Seven Days of Streaming

Seven Days of Streaming: The Enigmatic Roles of Robert Pattinson

From the anxious Good Time to the cosmic High Life, here's how to curate your own Robert Pattinson season at home in seven key films

In Seven Days of Streaming, we guide you in curating your own mini film season based around an actor or director with a particularly eclectic, underseen, or unappreciated filmography, spun over seven days of programming.

There are two kinds of people in the world: those who still only associate Robert Pattinson with the Twilight movies, and those who have come to their senses, reached enlightenment, and declared him to be one of the best actors of his generation.

Following the success of Twilight, Pattinson's career could have gone two ways. A likeable teen heartthrob with little critical appeal, for a while it looked as though the actor might wind up forever peddling tepid romantic dramas like Water for Elephants and Remember Me. But Pattinson, a risk-taker at heart, craved more interesting and dynamic roles. He knew what he had to do. Turning his back on the major studios, he looked instead to the independent scene, to directors like David Cronenberg and Werner Herzog, who were willing to give him parts that allowed him to show a greater range.

Cut to the present day and Pattinson has established himself as one of our most versatile and unpredictable actors – a far cry away from the cold and solemn vamp Edward Cullen. He is an auteur's favourite, having worked alongside Ciro Guerra and Claire Denis, whilst his recent descent into madness in The Lighthouse earned him some of the best notices of his career.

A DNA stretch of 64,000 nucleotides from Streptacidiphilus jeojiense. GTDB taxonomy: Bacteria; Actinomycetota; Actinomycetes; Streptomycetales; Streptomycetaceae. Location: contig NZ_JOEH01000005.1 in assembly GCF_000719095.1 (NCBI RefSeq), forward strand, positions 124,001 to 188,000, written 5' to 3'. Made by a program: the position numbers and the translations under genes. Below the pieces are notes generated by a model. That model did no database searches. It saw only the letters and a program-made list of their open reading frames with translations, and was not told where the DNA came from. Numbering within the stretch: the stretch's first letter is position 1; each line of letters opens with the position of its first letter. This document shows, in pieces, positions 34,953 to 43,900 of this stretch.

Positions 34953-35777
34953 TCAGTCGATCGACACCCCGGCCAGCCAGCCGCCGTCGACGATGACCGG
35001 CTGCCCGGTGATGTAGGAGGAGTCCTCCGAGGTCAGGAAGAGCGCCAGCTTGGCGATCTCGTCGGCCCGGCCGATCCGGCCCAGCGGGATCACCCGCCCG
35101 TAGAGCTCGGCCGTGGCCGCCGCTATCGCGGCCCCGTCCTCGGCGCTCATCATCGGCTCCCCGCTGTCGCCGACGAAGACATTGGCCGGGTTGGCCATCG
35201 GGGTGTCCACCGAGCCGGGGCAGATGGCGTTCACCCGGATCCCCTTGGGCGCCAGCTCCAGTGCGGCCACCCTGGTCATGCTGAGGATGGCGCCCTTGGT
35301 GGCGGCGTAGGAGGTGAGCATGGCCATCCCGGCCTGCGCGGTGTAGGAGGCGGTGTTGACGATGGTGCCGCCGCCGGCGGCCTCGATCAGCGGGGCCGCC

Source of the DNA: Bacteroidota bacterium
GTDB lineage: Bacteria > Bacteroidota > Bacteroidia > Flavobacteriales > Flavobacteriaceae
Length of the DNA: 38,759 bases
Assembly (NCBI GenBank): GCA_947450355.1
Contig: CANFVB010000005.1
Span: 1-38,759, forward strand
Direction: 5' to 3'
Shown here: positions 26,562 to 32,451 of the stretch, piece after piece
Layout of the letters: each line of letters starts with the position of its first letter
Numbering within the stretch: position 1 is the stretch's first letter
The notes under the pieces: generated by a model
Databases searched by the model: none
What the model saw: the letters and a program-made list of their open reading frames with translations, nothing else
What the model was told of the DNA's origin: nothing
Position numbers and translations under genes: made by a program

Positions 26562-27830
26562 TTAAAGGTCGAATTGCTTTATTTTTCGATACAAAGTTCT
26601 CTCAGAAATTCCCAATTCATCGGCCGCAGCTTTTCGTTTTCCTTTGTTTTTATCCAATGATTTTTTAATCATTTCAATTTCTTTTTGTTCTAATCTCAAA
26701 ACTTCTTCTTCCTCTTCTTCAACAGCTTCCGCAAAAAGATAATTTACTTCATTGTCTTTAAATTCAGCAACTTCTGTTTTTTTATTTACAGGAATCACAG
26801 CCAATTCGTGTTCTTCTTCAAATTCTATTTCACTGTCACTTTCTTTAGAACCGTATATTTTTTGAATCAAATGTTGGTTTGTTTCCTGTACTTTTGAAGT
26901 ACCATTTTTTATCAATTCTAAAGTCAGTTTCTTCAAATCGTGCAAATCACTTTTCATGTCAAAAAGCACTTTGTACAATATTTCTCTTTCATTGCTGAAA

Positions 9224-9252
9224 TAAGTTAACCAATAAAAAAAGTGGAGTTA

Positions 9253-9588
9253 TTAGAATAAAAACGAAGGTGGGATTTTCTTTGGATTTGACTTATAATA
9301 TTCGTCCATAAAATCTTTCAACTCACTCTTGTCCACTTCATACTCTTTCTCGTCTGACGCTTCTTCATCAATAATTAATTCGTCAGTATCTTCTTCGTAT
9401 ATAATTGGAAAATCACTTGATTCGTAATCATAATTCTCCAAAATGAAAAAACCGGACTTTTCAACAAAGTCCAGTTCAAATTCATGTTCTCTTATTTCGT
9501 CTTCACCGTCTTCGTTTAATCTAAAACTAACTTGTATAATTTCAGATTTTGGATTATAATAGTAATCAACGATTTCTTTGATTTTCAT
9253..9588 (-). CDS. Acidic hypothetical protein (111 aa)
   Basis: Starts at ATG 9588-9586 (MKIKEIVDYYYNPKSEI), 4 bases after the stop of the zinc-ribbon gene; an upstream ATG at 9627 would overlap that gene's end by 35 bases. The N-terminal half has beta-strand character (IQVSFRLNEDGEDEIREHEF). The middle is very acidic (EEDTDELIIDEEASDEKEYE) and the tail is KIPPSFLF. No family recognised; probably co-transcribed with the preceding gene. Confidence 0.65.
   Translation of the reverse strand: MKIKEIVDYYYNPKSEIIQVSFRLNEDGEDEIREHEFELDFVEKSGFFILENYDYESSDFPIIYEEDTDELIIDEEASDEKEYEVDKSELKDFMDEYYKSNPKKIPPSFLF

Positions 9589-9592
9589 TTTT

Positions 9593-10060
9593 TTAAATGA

This quest for reinvention might have been a success, but it has brought him, unexpectedly, back into the mainstream: not only has Pattinson been cast in Christopher Nolan's sci-fi mindbender Tenet, but also as Bruce Wayne in Matt Reeves' upcoming Batman reboot – a decision that would have appeared utterly perplexing years ago, but now seems entirely fated. Here's how to understand his career in seven films…


Day 1: Cosmopolis (2012)

Where to watch it: Amazon Prime Video (rent)

Robert Pattinson first subverted the more generic, mainstream roles he'd come to embody – both at the behest of fans and studios – with nifty David Cronenberg thriller, Cosmopolis. Here the actor – suited, hair slicked back (very Bruce Wayne), channeling something of American Psycho's Patrick Bateman – plays a rich and powerful businessman who swans about town in a limo, vaguely intending on a haircut. Back in 2012, there was a sense that Cronenberg, no stranger to experimentation, had gotten more out of Pattinson as an actor than any director previous. Distinctly more adult, it's not his stretchiest turn by any means, but remains notable for the doors it would open – and the minds it would change.


Day 2: The Rover (2014)

Where to watch it: Amazon Prime Video (stream)

Pattinson once claimed he's unable to act in his own voice, and it's a thread you can see running through his entire body of work, post-Potter, as he adopts accents from the vaguely transatlantic to… well, the Sling Blade-esque Southern American one he shoots for in David Michôds bleak, anti-Mad Max vehicle, The Rover. Pattinson isn't lead here, playing second fiddle to Guy Pearce's violent marauder, seeking revenge on the thugs who stole his car against the backdrop of a decimated Australia. But you sense Pattinson saw this as an opportunity to flex his muscles. His Reynolds is a curio of a character – unwanted sidekick, vulnerable, simple, wounded physically and emotionally. It's a performance to match The Rover itself: strange, flawed, jarring. But it sticks with you.


Day 3: The Childhood of a Leader (2016)

Where to watch it: Amazon Prime Video (rent)